You bring up good points on the sharing/safety aspects. I was mostly thinking of the long-term/comfort aspects. Especially for a first time home sharer. It’s all an illusion of safety based on preferences anyway. My thoughts with the room rental though is very few have locking doors with a key for the renter. If safety is the primary concern then a guest-house on property or an apartment adjacent to the host would be a best-case scenario.
And why anyone thinks staying in a hotel is safer than home sharing is beyond me.
Thank you Sarah…
Thank you for the concern GutHend.
We give the guests a key for the guest bedroom door. We didn’t when we started hosting. A few guests asked for one so we got one. What I don’t understand is why guests feel safer if the door locks. Don’t they know that we also have a key?
How would any of those suggestions affect the safety of the guest? [quote=“GutHend, post:9, topic:12063”]
Any host that makes advances to a guest gets his listing shut down by AirBnB.
Any hotel staff who makes sexual advances toward guests will get the police called to the location.
When a family is concerned for the safety of their young daughter, they tend to be mainly worried about men sexually harassing her. I don’t know Quebec, but I imagine it to be a place where you shouldn’t be too worried of getting shot in the street. And I also don’t see parents worrying about 50 dollars getting robbed from her room.
As Sarah_Warren very wisely said: It’s also a case of perception. And I know for a fact that some women have chosen to stay at our place because we are a gay couple, and a guy traveling with MisterBnB chose us for the same reason. A single gay host might be looking for a hookup, there is less chance of that with a couple.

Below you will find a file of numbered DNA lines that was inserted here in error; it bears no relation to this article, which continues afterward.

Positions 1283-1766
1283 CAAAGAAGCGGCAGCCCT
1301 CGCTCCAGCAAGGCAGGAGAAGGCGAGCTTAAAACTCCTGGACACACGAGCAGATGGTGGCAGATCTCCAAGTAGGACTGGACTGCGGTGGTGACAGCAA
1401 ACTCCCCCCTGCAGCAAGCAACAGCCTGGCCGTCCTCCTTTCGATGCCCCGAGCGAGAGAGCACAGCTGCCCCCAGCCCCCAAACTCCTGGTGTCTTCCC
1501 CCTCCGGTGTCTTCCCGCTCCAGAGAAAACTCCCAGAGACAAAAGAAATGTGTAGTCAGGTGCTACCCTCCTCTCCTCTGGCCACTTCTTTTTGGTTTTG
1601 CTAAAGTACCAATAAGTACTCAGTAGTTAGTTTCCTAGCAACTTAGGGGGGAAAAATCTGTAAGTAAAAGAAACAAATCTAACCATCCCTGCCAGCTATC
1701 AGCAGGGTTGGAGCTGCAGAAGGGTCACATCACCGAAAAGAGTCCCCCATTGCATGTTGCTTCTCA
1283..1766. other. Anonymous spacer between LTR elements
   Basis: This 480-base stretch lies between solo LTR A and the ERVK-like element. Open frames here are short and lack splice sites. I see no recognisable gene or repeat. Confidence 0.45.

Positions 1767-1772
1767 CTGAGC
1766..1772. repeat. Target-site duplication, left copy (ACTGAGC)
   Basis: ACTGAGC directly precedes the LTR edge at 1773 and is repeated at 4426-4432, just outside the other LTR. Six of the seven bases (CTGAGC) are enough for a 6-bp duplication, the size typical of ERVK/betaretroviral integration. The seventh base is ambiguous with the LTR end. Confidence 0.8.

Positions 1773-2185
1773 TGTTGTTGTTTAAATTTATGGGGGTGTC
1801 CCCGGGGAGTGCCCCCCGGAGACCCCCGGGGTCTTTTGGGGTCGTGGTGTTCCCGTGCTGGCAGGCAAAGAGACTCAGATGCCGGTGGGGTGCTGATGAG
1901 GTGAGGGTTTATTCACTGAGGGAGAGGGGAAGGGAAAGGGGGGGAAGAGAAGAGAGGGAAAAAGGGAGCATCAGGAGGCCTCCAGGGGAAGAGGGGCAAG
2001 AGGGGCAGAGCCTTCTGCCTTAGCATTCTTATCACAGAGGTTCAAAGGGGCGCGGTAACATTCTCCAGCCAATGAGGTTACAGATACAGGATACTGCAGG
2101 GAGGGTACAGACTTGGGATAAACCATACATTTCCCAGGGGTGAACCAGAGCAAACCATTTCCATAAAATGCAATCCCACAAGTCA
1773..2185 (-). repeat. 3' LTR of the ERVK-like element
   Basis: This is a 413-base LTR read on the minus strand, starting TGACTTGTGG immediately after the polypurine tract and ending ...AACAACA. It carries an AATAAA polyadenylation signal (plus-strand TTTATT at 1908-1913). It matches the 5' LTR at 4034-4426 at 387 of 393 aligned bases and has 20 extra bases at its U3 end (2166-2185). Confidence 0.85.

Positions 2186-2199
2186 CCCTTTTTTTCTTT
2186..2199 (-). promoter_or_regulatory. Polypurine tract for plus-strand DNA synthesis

So my conclusion was that she and her family might be more comfortable with the idea of her staying with one of these groups, because there is less chance of sexual advances.
Where is my logic going wrong? Or did I misinterpret Melissa’s problem?
Mmmmhhh, no offense but that sounds like simplistic thinking. When the towel boy made sexual advances (he did not touch me), I never even considered calling the police. The reason in short: It was a gay issue. (Please, to anyone, don’t start misinterpreting. If you want the big explanation of that, I will explain.)
Do you have more than one guest room? (Sorry, don’t remember.) I, as a host, always have a slight fear (mostly with one-nighters) of them stealing from other guests. (I know stories of really experienced backpackers, sleeping in dorms.) Although simply our layout wouldn’t be convenient for stealing, we do have keys to the rooms and I think that’s good that way.
I only have one guest room.
So they must think that you only have one set of keys for them to lose.
Their logic evades me a little bit. Maybe it’s more the habit of having a key.